Very few would openly confess to such a thing, but the truth is, I don’t like most people. Or, feel the need to be chatty, for the sake of being social.
I've read Dictionary.com's definition of antisocial, and I can’t justify myself as:
1. unwilling or unable to associate in a normal or friendly way with other people: (He's not antisocial, just shy.)
2. antagonistic, hostile, or unfriendly toward others; menacing; threatening: an antisocial act.
3. opposed or detrimental to social order or the principles on which society is constituted: antisocial behavior.
4. Psychiatry. of or pertaining to a pattern of behavior in which social norms and the rights of others are persistently violated.
Maybe it’s depression. Maybe it’s lack of energy. Or, maybe it’s because it took a long time for me to recognize the fine line between ‘ministering to others,’ and behaving like a pandering sycophant.
If you’re brought up in a religion that advises you to make a friend of your enemy, when is it time to step back and secede from a relationship that seems to be benefiting the ‘former enemy’, while doing nothing for you?
And, you can’t exactly ask advice of the person that taught you to minister. Especially when you can’t help recognizing their behavior as somewhat lapdog-ish, also.
So, you go into therapy (hopefully with someone intelligent that doesn't have a personal agenda) to work out what seems abnormal to those around you. If you’re lucky, you find out abnormality is actually, quite normal.
Is that a contradiction? Hmmm.
‘I used to walk into a room, and wonder if anyone there liked me. Now I walk into that same room and wonder if there’s anyone there I like.’
Perhaps moving to the Pacific-Northwest when I was an impressionable teenager had a hand in it. A 14 y/o Californian moving to the ‘burbs of Oregon, with only two months left in the school year? I might as well have worn a 'Kick Me, I'm A Dickhead' sign on my back.
Yah, native Oregonians are taught from the cradle to loathe Californians. Something to do with property values, realism vs. materialism, rain vs. sun...take your pick. So, right off the bat, no one was gonna like me.
Luckily, I got one small break. It came in the form of a ‘locker-share'; my new school practiced students sharing lockers. (Talk about trust issues!) And, this lowly freshman got partnered with a senior who’d had a locker to herself since the beginning of the school year. (Cue ‘Dragnet’ music here)
She took pity on me...eventually. After three weeks, she clued me in that I’d violated the cultural aesthetic practices of one of Oregon's most upscale locales; apparently, holding my large Goody comb in my back-pocket was a no-no.(Remember those large-tooth Goody’s?) Well, it was the norm in the Bay Area to have them sticking out of your rear-pocket, or Dickie's painter-pants—ready to repair what you imagined to be blight in your coif.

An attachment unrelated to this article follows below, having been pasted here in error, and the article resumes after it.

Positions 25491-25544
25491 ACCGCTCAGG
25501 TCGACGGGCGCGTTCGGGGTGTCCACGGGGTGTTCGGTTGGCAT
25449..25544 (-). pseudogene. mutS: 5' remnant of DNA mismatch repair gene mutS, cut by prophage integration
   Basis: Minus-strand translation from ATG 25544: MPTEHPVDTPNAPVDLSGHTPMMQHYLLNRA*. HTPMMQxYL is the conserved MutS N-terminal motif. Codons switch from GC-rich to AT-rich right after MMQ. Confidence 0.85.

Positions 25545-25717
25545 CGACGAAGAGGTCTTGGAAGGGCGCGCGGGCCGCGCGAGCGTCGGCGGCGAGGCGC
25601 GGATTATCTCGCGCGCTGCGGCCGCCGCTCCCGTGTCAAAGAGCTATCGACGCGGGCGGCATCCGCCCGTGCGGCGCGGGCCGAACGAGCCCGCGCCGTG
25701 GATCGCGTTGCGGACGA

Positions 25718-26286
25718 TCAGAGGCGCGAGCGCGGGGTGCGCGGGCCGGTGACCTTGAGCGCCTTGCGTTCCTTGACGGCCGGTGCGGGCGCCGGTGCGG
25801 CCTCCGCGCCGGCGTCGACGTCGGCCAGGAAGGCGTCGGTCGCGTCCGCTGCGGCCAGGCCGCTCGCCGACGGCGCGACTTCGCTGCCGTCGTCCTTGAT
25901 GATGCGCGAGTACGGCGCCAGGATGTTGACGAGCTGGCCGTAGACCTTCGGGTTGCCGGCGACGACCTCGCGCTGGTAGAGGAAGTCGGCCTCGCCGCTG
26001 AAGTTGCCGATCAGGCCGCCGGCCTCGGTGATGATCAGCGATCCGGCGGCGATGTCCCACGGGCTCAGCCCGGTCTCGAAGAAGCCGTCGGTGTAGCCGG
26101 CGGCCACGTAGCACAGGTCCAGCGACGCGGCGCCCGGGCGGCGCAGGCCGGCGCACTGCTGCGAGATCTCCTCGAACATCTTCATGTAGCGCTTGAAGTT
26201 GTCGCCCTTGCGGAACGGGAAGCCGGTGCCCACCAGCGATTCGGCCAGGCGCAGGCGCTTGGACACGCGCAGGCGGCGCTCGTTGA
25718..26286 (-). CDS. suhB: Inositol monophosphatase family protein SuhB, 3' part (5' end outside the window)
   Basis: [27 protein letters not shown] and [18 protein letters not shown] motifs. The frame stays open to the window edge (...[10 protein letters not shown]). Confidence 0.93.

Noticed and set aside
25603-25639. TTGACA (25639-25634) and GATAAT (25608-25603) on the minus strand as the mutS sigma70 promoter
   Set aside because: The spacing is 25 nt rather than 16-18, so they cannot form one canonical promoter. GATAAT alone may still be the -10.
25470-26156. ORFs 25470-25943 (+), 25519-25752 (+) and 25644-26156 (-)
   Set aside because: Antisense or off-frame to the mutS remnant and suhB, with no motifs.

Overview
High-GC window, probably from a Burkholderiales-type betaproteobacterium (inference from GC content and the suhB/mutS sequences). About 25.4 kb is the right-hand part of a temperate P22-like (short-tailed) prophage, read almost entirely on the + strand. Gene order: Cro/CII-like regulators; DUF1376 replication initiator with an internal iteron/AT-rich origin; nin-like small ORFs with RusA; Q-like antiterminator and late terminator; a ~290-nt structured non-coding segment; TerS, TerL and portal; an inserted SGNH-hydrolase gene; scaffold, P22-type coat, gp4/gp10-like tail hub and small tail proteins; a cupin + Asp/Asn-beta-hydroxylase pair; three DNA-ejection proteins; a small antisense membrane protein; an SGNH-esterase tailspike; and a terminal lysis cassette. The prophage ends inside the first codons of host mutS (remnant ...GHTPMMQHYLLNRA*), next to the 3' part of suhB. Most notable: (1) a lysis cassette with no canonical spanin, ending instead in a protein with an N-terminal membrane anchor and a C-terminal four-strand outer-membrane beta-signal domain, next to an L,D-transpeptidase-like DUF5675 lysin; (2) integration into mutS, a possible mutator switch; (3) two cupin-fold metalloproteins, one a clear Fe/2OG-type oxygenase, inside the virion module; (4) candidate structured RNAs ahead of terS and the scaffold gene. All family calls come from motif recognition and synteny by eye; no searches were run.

Unfortunately, in 1983 Lake Oswego, it meant you were gay. (Cue stunned spit-take here)
That's right. From day-one, my new classmates—who resembled the entire cast of Pretty In Pink—assumed I was a number-one fan of Joan Jett. (During a time when it was as synonymous as a Scarlet Letter on your chest)
When you’re the new kid, and lonely for your old friends, you’re eager to fit in. And being told that you've failed, right out of the gate, can make you a little desperate. So, what did I do? That’s right. I became that pandering sycophant.
But, not for too long. Once I’d sussed out whom I did and didn't genuinely like, it was suddenly summer break. A relief from the disapproval of simply being a Californian...and briefly mistaken for being a lesbian. (‘Not that there’s anything wrong with that...’ Seinfeld would say, fifteen years later)
Meanwhile, you’d learn right off the bat that this single-n-childfree Gemini is a plain-spoken sort...but with a mature sense of tact, discretion, and finesse. Also, like most of my zodiac ilk, I’m drawn towards intelligent and creative folk. Conversation over any worthwhile topic that has nothing to do with a Kardashian or 'Real Housewife' will capture my attention.
However, if one uses their intelligence to beat me over the head with what I don’t know, I shut down and write them off—never again to think well of them, much less want to be in a room with them. (It’s semi-funny when Sheldon Cooper does it on The Big Bang Theory, but in reality, you’d likely find your tires slashed)
So, while I don’t agree with being labeled antisocial, I can’t deny that I do have something inside me that just doesn't like being around people much of the time. I expect those majoring in Psychology would love to tear apart my entry here; pouncing on semantics in my writing like an editor with the infamous red pen.
Antisocial? Not entirely. However, I can appreciate Groucho Marx’s notable quote:
“I refuse to join any club that would have me as a member.”